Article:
Dear Men: Don’t Dress Like Sam Bankman-Fried

Jeffrey A. Tucker Jeffrey A. Tucker
November 25, 2022Updated: November 25, 2022


It’s utterly astonishing that so many otherwise intelligent people got taken in by Sam Bankman-Fried, the now disgraced former head of crypto exchange FTX who is still nonetheless invited to speak at a New York Times seminar that costs $2,400 to attend. Part of his supposed appeal was his slovenly dress: t-shirts, cargo shorts, white socks, and sneakers.

How the heck did it come to this? It’s been this way for about a decade and a half. Mark Zuckerberg was the innovator, one supposes, but the trend caught on like a virus, with whole swaths of the professional class eschewing honorable clothing choices for the disheveled who-cares look.

How radical was this trend? Very. For hundreds of years, higher-end clothing was a mark of social and professional achievement. In fact, ruling-class elites in history have variously despised the democratization of fancy clothing that was made possible by the market economy. The whole point of sumptuary laws of the Colonial period, for example, was to stop peasants from dressing like their betters.

By the 20th century in the United States, it was possible for nearly every man to dress in clothing that was beautiful and respectful. This is why we are so shaken by photographs of men queued up in bread lines during the Great Depression. They look fabulous, and certainly far better than Big Tech CEOs today!

What happened? I can report the theory which I’ve heard many times from down dressers. They say that they don’t need to dress up because their achievements speak for themselves. Their value is in their mind not their wardrobes. They want to look so successful that they don’t even need to wear a collar or jacket, much less a tie. As for shoes, my goodness, the less said the better.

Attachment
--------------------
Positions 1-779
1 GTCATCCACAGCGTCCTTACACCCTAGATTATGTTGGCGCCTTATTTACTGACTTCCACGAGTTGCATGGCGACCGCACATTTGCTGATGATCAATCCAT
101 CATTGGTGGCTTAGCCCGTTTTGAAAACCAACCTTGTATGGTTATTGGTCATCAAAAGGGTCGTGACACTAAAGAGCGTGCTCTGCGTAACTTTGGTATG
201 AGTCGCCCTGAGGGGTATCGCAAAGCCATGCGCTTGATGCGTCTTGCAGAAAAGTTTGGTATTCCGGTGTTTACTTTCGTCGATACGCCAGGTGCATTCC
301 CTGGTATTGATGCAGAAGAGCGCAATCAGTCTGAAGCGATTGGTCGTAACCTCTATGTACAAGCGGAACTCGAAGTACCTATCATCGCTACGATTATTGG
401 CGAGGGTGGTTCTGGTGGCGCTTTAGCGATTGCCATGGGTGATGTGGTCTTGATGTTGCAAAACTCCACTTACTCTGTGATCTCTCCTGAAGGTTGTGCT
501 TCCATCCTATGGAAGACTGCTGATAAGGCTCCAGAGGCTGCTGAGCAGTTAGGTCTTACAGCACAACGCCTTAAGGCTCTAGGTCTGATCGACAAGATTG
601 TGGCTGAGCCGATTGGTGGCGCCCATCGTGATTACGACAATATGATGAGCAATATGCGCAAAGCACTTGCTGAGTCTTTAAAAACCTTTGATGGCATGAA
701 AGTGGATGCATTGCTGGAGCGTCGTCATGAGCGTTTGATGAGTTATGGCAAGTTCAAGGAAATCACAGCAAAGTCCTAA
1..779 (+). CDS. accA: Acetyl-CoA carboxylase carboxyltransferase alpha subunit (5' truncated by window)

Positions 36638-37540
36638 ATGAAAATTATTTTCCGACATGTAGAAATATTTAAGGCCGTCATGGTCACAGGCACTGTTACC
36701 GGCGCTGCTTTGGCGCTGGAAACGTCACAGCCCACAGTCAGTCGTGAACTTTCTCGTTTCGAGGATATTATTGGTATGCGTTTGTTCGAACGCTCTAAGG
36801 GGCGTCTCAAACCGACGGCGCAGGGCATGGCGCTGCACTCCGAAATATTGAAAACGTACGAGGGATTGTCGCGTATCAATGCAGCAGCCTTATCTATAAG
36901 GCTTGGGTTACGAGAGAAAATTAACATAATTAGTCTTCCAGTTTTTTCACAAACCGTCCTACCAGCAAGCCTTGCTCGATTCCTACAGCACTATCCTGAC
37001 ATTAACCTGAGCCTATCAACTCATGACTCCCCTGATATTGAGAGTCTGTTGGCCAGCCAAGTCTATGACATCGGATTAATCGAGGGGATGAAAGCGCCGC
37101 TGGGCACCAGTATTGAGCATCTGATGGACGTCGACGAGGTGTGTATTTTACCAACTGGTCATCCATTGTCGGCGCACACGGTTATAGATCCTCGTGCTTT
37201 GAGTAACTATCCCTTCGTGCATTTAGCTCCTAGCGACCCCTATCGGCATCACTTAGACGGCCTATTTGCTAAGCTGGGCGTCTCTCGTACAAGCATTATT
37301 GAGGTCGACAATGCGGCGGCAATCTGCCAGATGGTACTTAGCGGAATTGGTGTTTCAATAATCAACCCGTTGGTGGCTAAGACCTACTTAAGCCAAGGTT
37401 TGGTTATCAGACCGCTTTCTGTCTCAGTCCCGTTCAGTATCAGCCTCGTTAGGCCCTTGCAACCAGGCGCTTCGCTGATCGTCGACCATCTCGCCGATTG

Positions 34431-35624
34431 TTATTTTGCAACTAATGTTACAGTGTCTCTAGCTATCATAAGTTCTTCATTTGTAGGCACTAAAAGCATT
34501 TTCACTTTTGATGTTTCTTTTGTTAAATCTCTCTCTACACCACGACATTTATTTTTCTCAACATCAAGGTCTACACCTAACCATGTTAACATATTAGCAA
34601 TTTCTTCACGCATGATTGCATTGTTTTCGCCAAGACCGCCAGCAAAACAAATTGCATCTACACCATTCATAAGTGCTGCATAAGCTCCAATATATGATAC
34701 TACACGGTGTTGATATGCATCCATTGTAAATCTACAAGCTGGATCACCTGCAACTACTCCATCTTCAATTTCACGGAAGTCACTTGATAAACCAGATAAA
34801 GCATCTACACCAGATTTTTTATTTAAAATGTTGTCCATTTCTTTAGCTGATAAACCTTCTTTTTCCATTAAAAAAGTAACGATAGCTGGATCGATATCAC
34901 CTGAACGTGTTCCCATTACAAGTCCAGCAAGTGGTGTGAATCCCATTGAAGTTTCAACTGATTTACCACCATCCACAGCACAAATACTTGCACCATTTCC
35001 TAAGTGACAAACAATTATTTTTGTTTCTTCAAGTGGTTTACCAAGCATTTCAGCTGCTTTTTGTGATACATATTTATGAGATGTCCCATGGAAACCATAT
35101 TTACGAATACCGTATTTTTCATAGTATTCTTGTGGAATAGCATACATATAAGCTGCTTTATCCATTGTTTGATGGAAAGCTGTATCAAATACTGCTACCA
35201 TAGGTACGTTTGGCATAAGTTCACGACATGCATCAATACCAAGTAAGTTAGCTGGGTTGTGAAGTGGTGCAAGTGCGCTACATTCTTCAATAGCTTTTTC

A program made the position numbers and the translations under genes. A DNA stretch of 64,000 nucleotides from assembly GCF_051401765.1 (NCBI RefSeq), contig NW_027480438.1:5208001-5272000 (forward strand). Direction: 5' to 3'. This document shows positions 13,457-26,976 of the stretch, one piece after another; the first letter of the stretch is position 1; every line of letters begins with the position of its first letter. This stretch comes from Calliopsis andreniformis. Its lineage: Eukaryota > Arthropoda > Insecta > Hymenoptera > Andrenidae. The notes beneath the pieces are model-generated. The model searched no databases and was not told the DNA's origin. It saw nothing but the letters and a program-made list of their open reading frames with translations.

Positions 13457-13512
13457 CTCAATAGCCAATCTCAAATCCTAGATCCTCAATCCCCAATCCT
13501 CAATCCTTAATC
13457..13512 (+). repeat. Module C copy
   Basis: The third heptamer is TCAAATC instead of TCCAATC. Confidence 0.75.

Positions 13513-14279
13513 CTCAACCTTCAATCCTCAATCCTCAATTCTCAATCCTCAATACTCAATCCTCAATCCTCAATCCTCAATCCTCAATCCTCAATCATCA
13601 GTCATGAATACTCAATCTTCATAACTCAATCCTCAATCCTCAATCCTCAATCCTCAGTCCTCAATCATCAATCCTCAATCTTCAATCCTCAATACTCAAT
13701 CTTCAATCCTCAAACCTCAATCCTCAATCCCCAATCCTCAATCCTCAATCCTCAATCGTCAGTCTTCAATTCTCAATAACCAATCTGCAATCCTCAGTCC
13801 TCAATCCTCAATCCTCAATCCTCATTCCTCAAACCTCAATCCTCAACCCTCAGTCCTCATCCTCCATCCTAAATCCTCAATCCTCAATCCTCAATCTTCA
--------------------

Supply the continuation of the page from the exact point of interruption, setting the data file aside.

This whole idea has really caught on. Ties are far less common to see now than they were even five years ago. Casual Friday has become slovenly every day. Bankman-Fried just became the world’s best practitioner of it.

As Charlotte Allen correctly wrote:

“Bankman-Fried was an ultimate distillation of the sartorial-rebel-genius ethos. He didn’t just wear a T-shirt, but a T-shirt that looked as though he had slept in it. And sometimes he literally had. A favorite photo circulating before his downfall shows him getting shut-eye in his T-shirt while lying on a beanbag on the floor of his office while his FTX minions tend to their screens. And it wasn’t just a T-shirt, but shorts, sneakers, and rumpled socks—the outfit of a toddler who has outgrown his stroller—coupled with a thatch of unkempt hair that looked as though he had last washed it when George Washington crossed The Delaware.”

She is also correct that the media couldn’t get enough of this homeless-bum look!

What precisely is wrong with the theory behind this trend that dressing down is a way of showing self-confidence? What’s wrong is that this idea is solipsistic and even narcissistic.

The point of dressing well is not to show yourself off. The point of dressing well is to honor others and show that you have a high regard for their dignity and that of the occasion. It follows that slovenly chic is nothing but an insult to both others, who have to look at you, and the venue as well. It shows that you have a low regard for the whole scene and everyone in it.

This is precisely where all these modern trends go wrong: a deprecation of life itself.

Just try an experiment in your mind. You hold a holiday party at your house. You don’t specify a dress code because, why would you? The guests all arrive, most in sweaters, some men in tweed jackets, one person in a suit and tie, and one other guest in a hoodie, shorts, rumpled socks, and running shoes.

Just think about this for a moment. Who among them, if you had to rank them, is showing gratitude for your invitation? Who among them is most excited to be at your house? Who would you say is the most appreciative of the opportunity, respectful of you the host, and ready to contribute to bring delight to the party?